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Call your local county clerk's office for exact information. If you purchase the vehicle from out-of-state and do NOT intend to register it there (which you sure as hell shouldn't if Colorado is your state of residence), then that state should not charge you their sales tax. When you register the vehicle in Colorado, you will have to pay the sales tax due. Do not be fooled by the 2.9% comment. In most all jurisdictions, there is some combination of county and city taxes, plus RTD tax in the metro counties. This can push the sales tax percentage up over 8%. I am not sure, but I don't think you have to have a VIN inspection if the vehicle is new and you have the Manufacturer's Statement of Origin (MSO) as part of your paperwork. The Clerk's office can tell you that. I haven't had to deal with Colorado emissions inspection, so that is something to check on. Also, Colorado requires proof of insurance to register a vehicle.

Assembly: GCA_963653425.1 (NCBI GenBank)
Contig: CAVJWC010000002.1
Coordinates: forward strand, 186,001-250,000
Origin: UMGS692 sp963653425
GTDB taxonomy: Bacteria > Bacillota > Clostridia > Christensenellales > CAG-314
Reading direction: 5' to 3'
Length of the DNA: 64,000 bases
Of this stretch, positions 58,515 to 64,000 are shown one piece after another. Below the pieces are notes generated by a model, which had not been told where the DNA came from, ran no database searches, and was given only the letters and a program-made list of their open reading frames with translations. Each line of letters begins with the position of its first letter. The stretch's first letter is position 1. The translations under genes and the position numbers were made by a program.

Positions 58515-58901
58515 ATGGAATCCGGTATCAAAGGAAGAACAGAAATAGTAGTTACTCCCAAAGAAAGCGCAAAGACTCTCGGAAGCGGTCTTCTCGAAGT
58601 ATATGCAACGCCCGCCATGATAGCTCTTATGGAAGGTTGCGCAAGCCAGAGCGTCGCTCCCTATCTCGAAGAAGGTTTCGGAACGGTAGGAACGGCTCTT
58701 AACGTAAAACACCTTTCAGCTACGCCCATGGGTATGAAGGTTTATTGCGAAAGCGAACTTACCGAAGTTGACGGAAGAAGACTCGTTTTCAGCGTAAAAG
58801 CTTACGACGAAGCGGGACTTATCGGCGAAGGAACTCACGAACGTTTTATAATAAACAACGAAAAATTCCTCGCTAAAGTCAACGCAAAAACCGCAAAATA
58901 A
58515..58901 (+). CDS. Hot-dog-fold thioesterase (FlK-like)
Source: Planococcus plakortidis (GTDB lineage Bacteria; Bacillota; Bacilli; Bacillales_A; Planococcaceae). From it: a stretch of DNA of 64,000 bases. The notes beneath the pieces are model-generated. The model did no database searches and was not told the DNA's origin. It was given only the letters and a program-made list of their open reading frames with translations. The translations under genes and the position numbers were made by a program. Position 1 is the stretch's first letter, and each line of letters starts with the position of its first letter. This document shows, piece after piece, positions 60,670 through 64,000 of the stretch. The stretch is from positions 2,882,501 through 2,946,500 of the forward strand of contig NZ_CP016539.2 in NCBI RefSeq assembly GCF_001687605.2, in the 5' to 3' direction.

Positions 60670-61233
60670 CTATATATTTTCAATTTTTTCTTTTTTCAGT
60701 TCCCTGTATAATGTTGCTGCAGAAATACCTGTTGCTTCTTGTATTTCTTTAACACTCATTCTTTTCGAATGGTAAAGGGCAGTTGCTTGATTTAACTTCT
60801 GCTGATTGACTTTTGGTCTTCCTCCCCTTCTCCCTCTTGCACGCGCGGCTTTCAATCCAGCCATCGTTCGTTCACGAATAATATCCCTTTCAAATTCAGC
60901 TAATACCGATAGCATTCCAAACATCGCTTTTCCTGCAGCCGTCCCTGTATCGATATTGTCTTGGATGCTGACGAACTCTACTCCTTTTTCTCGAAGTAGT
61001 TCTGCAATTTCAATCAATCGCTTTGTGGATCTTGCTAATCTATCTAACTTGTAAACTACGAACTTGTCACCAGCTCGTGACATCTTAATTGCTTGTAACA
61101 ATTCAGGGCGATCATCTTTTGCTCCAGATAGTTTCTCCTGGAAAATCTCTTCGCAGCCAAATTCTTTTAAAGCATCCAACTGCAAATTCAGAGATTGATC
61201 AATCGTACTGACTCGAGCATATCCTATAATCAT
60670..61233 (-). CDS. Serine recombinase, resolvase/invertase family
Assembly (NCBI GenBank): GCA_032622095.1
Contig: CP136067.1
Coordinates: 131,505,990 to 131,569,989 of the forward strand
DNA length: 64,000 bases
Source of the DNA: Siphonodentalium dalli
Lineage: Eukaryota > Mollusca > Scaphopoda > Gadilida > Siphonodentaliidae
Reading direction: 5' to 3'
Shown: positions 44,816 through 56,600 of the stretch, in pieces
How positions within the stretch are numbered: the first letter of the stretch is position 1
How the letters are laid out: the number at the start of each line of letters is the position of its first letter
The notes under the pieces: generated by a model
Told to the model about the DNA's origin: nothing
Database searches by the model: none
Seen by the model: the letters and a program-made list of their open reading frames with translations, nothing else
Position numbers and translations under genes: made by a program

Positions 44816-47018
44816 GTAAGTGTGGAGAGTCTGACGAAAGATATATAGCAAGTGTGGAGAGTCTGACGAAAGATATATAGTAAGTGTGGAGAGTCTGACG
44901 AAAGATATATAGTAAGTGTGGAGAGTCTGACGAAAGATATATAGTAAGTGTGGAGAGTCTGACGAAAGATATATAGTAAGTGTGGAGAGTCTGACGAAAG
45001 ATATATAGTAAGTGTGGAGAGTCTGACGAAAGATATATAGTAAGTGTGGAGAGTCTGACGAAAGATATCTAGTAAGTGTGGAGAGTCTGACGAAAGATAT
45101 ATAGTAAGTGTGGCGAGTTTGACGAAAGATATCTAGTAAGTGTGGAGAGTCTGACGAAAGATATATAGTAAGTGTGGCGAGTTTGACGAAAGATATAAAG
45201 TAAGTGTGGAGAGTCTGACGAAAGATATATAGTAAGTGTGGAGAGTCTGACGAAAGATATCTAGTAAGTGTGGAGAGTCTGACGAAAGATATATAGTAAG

Undoubtedly, someone on the board will post some little reindeer game to play to avoid paying Colorado sales tax or registration fees. I will say the same thing about those types of tax avoidance (if not outright evasion) that I do about other tax evasion schemes: You may think that you're just screwing the government out of some tax money, but you are really screwing your neighbor. The tax burden is there from the various taxing entities providing services--it is just divided up among the taxpayers. If you (or whomever) doesn't pay their fair share, the rest of the taxpayers just have to pick up the tab.